Orthopedic Associates' Blog


Orthopedic Associates' Blog

Good Posture & Your Spine Health
Good Posture & Your Spine Health

“Sit up straight! Don’t slouch,” scolded mothers and grandmothers for generations, and at dinner tables all across the nation, children’s eyes all rolled together.

It turns out that Mom and Grandma were onto something. Good posture does help portray an image of self-confidence, it looks nice, and it enhances physical performance. You don’t see anyone slouching when you’re watching athletes compete in the Olympics or celebrities walk down the red carpet at the Oscars.

Posture and Orthopedic Health

Posture plays a large role in the overall health of your spine. In orthopedics, we consider posture the way that your muscles, joints, and skeleton work together to hold your body upright. Your spine is a complex system of muscles, ligaments, and bones, and it has an incredible range of motion. Having such a great range of motion is certainly an advantage, but the downside is that there are lots of opportunities for things to go wrong.

Poor posture is a leading cause of back pain, which, according to the American Association of Orthopedic Surgeons, is one of the most common painful disorders across all age groups. Other disorders that can result from chronic poor posture are sciatica, bulging disks, muscle strain, and even knee and ankle pain, since these joints have to overcompensate for the spine.

Types of Poor Posture

Kyphosis, or “Hunchback”

Kyphosis is the forward rounding of the upper back that gives the appearance of having a “hunchback”. It’s especially common in older women as a result of osteoporosis. Kyphosis can cause back pain and put pressure on the lungs, causing breathing difficulty.

Lordosis, or “Swayback”

The spine has a natural curvature, but in patients with lordosis, this curvature becomes exaggerated in the lower back and causes the person to look as if they are sticking out their stomach and buttocks. Common causes of “swayback” are obesity, pregnancy, and osteoporosis. It can also result from wearing high heeled shoes or sleeping on your stomach.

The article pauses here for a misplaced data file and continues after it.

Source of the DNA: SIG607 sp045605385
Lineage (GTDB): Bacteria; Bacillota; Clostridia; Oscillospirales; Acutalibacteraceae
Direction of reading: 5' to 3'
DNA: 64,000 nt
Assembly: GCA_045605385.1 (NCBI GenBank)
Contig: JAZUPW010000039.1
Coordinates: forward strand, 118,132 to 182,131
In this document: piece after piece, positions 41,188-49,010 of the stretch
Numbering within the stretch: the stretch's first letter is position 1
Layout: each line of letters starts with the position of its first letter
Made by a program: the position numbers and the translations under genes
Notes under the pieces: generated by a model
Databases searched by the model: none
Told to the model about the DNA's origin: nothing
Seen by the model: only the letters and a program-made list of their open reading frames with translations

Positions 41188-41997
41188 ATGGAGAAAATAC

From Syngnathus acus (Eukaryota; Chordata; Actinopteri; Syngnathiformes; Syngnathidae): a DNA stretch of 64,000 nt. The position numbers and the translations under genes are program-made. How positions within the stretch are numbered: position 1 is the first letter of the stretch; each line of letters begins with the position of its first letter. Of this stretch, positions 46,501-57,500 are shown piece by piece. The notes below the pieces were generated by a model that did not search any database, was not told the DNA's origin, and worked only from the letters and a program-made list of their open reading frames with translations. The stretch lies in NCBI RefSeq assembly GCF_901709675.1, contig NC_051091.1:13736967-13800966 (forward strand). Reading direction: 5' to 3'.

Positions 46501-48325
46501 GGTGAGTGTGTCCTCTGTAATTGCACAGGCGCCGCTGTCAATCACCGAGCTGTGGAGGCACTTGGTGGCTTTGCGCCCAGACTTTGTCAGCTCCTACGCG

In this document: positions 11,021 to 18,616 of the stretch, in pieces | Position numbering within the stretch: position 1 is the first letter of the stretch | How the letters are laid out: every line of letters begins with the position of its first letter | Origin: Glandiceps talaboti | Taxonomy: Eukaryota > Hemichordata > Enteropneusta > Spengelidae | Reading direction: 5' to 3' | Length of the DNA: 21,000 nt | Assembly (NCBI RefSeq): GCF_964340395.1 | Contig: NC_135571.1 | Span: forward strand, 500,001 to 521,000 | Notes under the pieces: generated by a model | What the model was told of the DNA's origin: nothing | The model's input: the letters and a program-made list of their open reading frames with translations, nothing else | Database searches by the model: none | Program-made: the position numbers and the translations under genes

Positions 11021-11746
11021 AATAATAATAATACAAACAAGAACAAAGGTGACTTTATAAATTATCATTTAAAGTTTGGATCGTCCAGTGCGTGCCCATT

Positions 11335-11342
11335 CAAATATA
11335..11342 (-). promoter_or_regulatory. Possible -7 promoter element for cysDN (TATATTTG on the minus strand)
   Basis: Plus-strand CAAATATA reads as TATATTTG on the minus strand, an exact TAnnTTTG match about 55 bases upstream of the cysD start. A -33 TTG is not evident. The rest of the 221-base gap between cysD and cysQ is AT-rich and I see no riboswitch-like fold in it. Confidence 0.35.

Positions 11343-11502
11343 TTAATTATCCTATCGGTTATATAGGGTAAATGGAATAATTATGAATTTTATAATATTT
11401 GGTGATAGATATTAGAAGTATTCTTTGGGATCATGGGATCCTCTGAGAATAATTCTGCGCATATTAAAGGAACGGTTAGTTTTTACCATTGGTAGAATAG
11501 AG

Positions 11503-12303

Forward Neck/Head or “Text Neck”

It’s no secret what causes “text neck”—hunching over laptop computers, keyboards, and mobile phones causes the head to extend over the shoulders. For every inch the head extends over the shoulders, 10 extra pounds of pressure are exerted on the neck and spine.

Improving Your Posture

Maintaining good posture requires effort. When standing, keep your feet shoulder width apart, bearing most of your weight on the balls of your feet with your knees slightly bent. Stand straight and tall with your shoulders back and your stomach tucked in. Focus on keeping your head balanced directly on top of your neck, as if a string was being pulled upward from your hips through the top of your head.

If you work at a desk, check the position of your screen. If you have to lean forward to see it, then move it closer. Your screen should also be at a height where you can see it while holding your chin parallel to your desktop. Sit with both feet flat on the floor and focus on keeping your shoulders aligned with your hips. Take a quick break every hour to stretch!

Physical fitness also supports good posture. Exercises that focus on strengthening the core are especially beneficial, and so are flexibility activities like yoga, Pilates, and Tai Chi. At Orthopedic Associates, we also have our own fitness facility, Core Fitness. We have 15 certified personal trainers ready to help set you on the right path to better posture and better health.

Setting a goal to improve your posture is a great way to prevent and alleviate back pain, and you’ll also project a healthier and more self-confident image.

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